The 41st General Conference of Unesco ended this week with important steps towards the objective of placing science at the service of peace and development, with an inclusive and multilateral vision.

The forum of one of the governance bodies of the UN entity specialised in education, science, culture and information met in this capital between 9 and 24 November, with important moments such as the commemoration of 75 years since the creation of Unesco and the re-election of the French Audrey Azoulay for a second term as Director General.

The 193 Member States adopted the first international framework on Open Science, aimed at making it more transparent and accessible to human beings.

Also, for the first time, this concept focused on inclusiveness and international cooperation, which in principle should enable the use of open licences and the sharing of data and information for the collective benefit of humankind’s scientific achievements and innovations – in reality a colossal challenge – was defined.

The Covid-19 pandemic highlighted how open science practices, including access to scientific publications, data sharing and collaboration, can accelerate research and strengthen the links between science policy and society, said Azoulay.

According to the Director-General, the recommendations issued by Unesco in this field will foster inclusive benefit and cooperation, based on common understanding, investment in infrastructure and services, digital literacy, capacity building and the promotion of innovative approaches.

Unesco’s 41st General Conference also saw the adoption of recommendations for the ethical use of Artificial Intelligence (AI), an initiative described here as historic.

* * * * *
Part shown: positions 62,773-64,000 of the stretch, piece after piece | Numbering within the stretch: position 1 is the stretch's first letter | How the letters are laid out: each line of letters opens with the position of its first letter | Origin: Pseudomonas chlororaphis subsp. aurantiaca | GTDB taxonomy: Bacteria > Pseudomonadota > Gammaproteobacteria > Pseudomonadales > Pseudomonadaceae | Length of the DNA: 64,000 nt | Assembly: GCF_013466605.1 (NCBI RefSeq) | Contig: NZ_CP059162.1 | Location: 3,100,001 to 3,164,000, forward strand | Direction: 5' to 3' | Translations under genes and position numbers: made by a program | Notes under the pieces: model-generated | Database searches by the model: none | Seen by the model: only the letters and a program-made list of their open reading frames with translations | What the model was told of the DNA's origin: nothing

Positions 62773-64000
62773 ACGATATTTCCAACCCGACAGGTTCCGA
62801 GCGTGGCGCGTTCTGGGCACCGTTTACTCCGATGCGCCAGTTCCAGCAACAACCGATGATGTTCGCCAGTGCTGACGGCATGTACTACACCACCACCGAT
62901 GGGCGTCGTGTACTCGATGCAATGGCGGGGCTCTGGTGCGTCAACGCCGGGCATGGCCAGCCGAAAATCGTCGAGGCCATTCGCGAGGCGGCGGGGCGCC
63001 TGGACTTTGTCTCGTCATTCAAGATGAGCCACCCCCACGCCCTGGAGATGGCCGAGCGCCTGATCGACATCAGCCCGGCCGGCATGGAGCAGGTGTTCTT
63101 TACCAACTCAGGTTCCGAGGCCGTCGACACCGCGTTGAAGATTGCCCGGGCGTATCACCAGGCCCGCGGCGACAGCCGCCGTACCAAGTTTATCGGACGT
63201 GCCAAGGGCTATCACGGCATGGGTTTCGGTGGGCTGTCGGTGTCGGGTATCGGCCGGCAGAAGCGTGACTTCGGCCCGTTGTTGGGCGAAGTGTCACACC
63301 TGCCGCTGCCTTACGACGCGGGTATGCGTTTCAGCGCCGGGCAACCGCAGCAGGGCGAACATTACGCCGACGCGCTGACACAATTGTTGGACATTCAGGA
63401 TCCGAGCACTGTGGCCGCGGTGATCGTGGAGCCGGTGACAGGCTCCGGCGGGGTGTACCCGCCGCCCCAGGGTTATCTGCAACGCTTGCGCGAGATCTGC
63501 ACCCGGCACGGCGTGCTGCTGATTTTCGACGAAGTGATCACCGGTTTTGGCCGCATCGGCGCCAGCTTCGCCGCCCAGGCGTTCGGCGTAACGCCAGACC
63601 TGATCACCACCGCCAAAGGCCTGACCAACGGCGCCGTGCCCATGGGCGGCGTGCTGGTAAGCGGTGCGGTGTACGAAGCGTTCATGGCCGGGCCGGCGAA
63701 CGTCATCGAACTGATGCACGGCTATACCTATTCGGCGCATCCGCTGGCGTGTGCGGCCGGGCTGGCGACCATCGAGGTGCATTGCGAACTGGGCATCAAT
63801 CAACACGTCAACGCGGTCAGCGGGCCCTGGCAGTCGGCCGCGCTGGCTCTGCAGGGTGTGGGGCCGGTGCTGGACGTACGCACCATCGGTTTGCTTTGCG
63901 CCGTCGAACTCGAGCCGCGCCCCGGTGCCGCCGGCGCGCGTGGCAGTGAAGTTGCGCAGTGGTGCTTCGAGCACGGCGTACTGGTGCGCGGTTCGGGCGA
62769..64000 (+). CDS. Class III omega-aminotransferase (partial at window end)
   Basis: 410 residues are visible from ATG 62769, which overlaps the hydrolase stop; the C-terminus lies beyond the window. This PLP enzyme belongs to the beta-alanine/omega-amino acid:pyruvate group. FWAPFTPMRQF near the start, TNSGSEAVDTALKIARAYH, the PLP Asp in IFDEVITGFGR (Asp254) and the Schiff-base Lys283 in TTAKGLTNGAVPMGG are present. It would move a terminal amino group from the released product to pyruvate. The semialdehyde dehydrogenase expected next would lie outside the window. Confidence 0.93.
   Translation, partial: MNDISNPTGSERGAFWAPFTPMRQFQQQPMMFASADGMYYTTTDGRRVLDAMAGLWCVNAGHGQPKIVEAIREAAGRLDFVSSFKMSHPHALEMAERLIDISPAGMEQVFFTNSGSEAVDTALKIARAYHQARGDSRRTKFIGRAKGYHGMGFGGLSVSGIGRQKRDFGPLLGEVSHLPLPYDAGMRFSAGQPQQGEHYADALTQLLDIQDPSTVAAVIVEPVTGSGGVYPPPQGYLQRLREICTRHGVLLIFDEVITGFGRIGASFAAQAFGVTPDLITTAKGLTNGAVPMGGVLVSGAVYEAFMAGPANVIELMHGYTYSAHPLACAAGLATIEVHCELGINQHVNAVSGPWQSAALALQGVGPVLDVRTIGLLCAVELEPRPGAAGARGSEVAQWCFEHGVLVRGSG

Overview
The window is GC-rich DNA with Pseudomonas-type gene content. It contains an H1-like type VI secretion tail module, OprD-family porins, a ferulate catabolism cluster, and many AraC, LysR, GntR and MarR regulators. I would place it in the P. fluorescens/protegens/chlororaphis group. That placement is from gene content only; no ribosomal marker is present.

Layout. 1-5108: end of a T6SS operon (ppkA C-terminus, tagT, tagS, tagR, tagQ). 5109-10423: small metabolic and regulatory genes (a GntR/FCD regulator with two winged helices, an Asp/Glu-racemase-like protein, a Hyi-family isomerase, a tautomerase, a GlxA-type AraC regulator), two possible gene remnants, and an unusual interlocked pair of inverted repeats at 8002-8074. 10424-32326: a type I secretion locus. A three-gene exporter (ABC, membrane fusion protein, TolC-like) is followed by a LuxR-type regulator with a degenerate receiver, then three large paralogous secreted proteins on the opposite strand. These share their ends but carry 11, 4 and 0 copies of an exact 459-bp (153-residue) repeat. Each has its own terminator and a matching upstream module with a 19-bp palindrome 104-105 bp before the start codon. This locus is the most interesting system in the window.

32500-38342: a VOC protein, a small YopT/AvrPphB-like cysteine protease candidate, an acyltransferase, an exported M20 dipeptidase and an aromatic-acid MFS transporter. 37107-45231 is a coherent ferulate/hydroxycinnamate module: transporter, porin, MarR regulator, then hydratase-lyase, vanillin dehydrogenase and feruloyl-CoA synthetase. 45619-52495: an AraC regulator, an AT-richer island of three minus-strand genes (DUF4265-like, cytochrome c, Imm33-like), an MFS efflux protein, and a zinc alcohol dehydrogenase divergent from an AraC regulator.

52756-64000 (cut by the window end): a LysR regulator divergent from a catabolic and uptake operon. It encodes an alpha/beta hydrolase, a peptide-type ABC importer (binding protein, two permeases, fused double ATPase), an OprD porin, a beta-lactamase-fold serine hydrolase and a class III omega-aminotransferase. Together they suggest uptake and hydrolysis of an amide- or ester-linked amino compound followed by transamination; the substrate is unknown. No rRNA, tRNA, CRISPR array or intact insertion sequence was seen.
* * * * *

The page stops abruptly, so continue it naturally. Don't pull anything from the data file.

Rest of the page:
The world needs rules for AI to benefit humanity, and we have taken an important step with this first global normative framework, which gives states the responsibility to implement it at their level, Azoulay stressed Thursday in a press briefing.

The recommendations on AI are based on principles such as the protection of human rights, individual freedoms and the environment, inclusiveness and the promotion of peaceful and just societies.

The normative framework includes a call for data protection, transparency in its use, a ban on the use of social markers and mass surveillance, and UNESCO’s support for implementation and evaluation.

The Director-General said the recommendations have a follow-up mechanism by the UN body.

At its 41st General Conference, Unesco also adopted the Paris Declaration, a global call to invest in the future of education, an agreement adopted at a meeting that brought together heads of state and government and ministers from 40 countries.

The impact on education of the Covid-19 pandemic, which has left 1.6 billion children and adolescents out of school, with the risk that some of them, living in the countries of the South, will never be able to return to school, was also discussed.

The Report on the Futures of Education, the result of two years of work by a commission led by Ethiopian President Sahle-Work Zewde, was also presented.

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